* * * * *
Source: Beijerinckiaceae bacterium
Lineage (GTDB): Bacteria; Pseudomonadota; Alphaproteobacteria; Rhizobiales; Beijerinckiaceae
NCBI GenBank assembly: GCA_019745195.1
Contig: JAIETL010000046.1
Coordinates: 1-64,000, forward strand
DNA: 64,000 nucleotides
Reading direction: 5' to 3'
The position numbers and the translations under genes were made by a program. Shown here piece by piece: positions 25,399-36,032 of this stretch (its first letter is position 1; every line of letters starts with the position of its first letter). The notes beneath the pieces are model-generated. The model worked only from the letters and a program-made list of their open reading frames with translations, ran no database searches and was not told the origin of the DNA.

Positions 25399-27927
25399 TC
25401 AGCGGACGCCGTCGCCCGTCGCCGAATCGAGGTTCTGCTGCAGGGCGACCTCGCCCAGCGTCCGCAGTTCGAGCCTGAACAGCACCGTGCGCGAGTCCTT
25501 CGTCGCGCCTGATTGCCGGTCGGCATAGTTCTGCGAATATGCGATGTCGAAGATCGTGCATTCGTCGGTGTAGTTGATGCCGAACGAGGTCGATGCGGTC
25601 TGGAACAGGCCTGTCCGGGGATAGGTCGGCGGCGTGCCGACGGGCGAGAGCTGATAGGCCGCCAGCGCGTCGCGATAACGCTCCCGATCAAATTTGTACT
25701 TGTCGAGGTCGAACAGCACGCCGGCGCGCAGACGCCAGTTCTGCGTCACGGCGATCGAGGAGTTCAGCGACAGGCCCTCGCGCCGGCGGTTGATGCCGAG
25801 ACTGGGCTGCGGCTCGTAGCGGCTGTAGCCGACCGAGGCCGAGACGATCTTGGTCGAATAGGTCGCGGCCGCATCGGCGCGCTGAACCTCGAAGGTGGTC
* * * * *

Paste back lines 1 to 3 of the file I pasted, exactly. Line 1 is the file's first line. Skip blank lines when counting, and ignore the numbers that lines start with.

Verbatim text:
Source: Beijerinckiaceae bacterium
Lineage (GTDB): Bacteria; Pseudomonadota; Alphaproteobacteria; Rhizobiales; Beijerinckiaceae
NCBI GenBank assembly: GCA_019745195.1